A lonely novelist
A devoted fan
A journal that speaks of unspeakable things
Author Vida Tremayne lies silent in a hospital bed. The forces which brought about her terrifying decline are shrouded in mystery. Meanwhile, her estranged daughter Dory is forced to abandon her fast paced city life to be by her mother’s bedside. Dory is resentful. She hates the country and she and her mother were never exactly close. Luckily Vida already has a carer, the enigmatic Rhiannon Townsend. A long-standing fan of Vida’s, Rhiannon is happy to take care of the bedside vigil. Dory is free to resume her life. Or is she? Then she discovers her mother’s journal. Vida’s chilling testament reveals the trigger for her spiralling into madness. It also reveals the danger that still lurks close by. A danger that will call on Dory’s every reserve of courage if she’s to free her mother, and maybe in doing so, to free herself.
Predator in the Plot
Let me confess I’m not a seasoned plotter. Plots either evolve organically or they don’t. Index cards charting every plot twist may be a good plan for some, but I like to be surprised along the way. When I set out to write The Testament of Vida Tremayne, the last thing I expected to turn up was a Puma. Don’t ask me where it came from. All I know is the creature snuck up on me. It was as if it had been stalking me from the very first sentence.
I should wind back at this point. TVT came about after years of writing for the drawer. There was a brief spell of success with a young adult trilogy for Random House. Sarah Vincent is a pseudonym and my short stories and teen books were published under my own name, Susan Davis. Success was all too brief. Disillusioned I crossed to the other side of the fence, to work as an editor. Still I had to write. Something. Anything. Not for the market, not second-guessing what publishers might want in these tough times for the industry, but for ME. So, I scribbled TVT in spurts of inspiration, followed by long breaks in the famous box-file.
All I knew was, there was a writer, Vida, jaded, neglected and living a solitary life in the remote Welsh borders. When she has a nervous breakdown, her estranged townie daughter Dory turns up to take care of her affairs. The discovery of her mother’s diary reveals the terrifying trigger for her condition. This was all I had. I wanted to say something, not just about literary ambition and the toll it can take on one’s personal relationships, but about creativity itself.
Dory finds her mother has a lodger in residence. Rhiannon Townsend is Vida’s devoted fan. She claims to hold the key to creativity. Her method for removing writer’s block however, is not without its dangers. Enter the Puma.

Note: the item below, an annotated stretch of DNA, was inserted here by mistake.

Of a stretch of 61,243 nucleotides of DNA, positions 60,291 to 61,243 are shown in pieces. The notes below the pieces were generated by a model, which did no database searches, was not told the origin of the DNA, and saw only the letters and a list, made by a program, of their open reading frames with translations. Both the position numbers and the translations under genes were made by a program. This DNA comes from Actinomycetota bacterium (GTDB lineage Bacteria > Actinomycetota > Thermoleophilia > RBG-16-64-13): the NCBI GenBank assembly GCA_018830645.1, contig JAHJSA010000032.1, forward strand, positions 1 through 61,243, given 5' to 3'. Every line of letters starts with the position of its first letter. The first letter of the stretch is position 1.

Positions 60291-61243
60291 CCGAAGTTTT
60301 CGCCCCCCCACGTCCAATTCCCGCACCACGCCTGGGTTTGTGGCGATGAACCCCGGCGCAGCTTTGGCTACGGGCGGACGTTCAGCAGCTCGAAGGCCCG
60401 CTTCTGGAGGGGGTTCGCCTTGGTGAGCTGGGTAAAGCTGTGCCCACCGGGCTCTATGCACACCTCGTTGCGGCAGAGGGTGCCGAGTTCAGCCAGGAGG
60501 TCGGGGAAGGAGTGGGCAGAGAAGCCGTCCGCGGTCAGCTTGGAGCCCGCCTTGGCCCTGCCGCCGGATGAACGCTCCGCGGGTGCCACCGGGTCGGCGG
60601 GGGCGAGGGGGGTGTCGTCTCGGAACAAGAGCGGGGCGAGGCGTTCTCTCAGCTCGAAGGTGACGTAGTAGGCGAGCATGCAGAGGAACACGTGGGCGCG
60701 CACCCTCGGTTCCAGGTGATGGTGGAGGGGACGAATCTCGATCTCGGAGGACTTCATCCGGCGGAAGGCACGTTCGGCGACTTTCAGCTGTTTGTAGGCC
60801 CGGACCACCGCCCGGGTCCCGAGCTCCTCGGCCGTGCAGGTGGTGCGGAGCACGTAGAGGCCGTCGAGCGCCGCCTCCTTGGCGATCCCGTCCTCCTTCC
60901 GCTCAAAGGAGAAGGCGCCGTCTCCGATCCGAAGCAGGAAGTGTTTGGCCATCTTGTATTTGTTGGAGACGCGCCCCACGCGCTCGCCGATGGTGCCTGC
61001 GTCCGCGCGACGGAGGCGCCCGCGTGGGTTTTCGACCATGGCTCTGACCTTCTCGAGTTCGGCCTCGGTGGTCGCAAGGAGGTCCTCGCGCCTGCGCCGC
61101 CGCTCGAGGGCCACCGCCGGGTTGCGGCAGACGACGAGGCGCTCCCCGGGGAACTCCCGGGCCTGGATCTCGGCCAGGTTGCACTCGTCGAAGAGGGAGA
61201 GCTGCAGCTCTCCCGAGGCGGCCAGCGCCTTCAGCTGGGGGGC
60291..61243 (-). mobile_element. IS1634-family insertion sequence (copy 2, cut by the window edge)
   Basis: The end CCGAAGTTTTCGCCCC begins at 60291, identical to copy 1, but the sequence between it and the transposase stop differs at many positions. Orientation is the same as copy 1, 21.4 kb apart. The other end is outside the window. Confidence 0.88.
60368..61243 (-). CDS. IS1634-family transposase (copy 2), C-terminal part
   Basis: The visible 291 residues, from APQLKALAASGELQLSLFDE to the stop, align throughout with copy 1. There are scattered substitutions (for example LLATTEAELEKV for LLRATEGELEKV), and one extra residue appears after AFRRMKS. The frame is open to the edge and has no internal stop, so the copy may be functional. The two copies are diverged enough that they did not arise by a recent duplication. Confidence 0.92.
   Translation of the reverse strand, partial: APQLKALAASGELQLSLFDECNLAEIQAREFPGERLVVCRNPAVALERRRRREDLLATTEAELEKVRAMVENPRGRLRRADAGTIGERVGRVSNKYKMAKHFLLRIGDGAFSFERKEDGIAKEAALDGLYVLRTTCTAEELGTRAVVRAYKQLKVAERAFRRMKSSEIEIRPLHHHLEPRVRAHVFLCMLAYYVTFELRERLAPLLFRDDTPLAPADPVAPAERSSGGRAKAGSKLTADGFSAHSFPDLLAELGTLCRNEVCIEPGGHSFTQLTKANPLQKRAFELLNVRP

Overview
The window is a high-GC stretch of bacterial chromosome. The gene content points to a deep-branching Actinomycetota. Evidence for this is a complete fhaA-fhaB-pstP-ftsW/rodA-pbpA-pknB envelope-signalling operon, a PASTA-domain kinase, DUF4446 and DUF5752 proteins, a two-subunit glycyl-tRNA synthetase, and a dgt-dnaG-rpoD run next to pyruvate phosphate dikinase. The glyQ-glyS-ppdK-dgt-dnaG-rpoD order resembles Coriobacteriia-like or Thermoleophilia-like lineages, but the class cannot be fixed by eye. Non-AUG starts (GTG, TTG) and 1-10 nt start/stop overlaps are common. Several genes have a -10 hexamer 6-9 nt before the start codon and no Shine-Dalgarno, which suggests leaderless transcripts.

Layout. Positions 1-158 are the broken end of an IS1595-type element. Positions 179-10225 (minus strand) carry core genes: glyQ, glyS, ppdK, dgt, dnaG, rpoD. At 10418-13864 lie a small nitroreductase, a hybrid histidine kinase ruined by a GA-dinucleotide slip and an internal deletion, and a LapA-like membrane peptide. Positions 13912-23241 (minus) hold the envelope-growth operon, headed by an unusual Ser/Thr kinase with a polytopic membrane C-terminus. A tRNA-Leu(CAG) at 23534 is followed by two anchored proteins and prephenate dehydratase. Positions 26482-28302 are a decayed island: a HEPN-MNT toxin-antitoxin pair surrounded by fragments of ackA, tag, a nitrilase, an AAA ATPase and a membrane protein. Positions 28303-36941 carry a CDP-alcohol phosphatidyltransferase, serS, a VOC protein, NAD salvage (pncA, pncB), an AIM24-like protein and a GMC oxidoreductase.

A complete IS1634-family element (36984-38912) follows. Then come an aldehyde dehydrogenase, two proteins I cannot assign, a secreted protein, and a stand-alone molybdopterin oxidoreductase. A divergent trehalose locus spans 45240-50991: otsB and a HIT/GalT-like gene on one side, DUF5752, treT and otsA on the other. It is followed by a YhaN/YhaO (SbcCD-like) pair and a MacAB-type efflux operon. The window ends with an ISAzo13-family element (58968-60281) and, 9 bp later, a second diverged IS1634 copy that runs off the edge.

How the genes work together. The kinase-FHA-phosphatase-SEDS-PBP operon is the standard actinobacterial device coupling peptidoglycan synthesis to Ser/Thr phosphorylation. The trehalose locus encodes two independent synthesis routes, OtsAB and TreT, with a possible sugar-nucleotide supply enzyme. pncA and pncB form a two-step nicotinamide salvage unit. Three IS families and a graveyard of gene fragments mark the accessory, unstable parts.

Both Rhiannon and the mysterious beast managed to slink into my story almost unnoticed. I certainly wasn’t expecting them. I hadn’t invited them. And where did this beast come from? Was it out there, a real animal, one of those exotic pets released into the English countryside, occasionally reported in sightings and even photographed? Or was it symbolic of Vida’s condition, an integral part of her psyche?
Needless to say I’ve always been fascinated by the idea of these huge felines prowling the countryside. Big cats haunt my dreams. Maybe it’s that combination of grace, stealth and deadly intent that I find irresistible. One month after the novel was published I came upon a notice pinned to a gate on the hills where I live, asking walkers to report sightings, due to recent attacks on sheep. When a black shape honed into view some way ahead of me, my heart almost stopped along with my legs. Could this be nature imitating art? Thankfully it turned out to be a Doberman dog, with the owner not far behind!
Every reader has a different take on this aspect of the novel and that for me is part of the joy of writing. I love to hear what people think. I leave it to you, to make up your own minds.
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About the Author
Sarah Vincent has two grown up children and lives in the South Shropshire countryside with her husband and her Jack Russell terrier, Beryl. She writes in a converted coal shed at the back of the house. In the early days she juggled writing with various jobs as a care assistant, school dinner lady and museum guide. For the past twelve years she has worked as an editor and mentor for two leading Literary Consultancies and enjoys helping new writers achieve their goals. Her idea of fun is going off-grid for a few days, and camping in remote places in her tiny caravan. Find out more at Sarah's website www.sarahkvincent.co.uk and follow her on Twitter @Sarahauthored.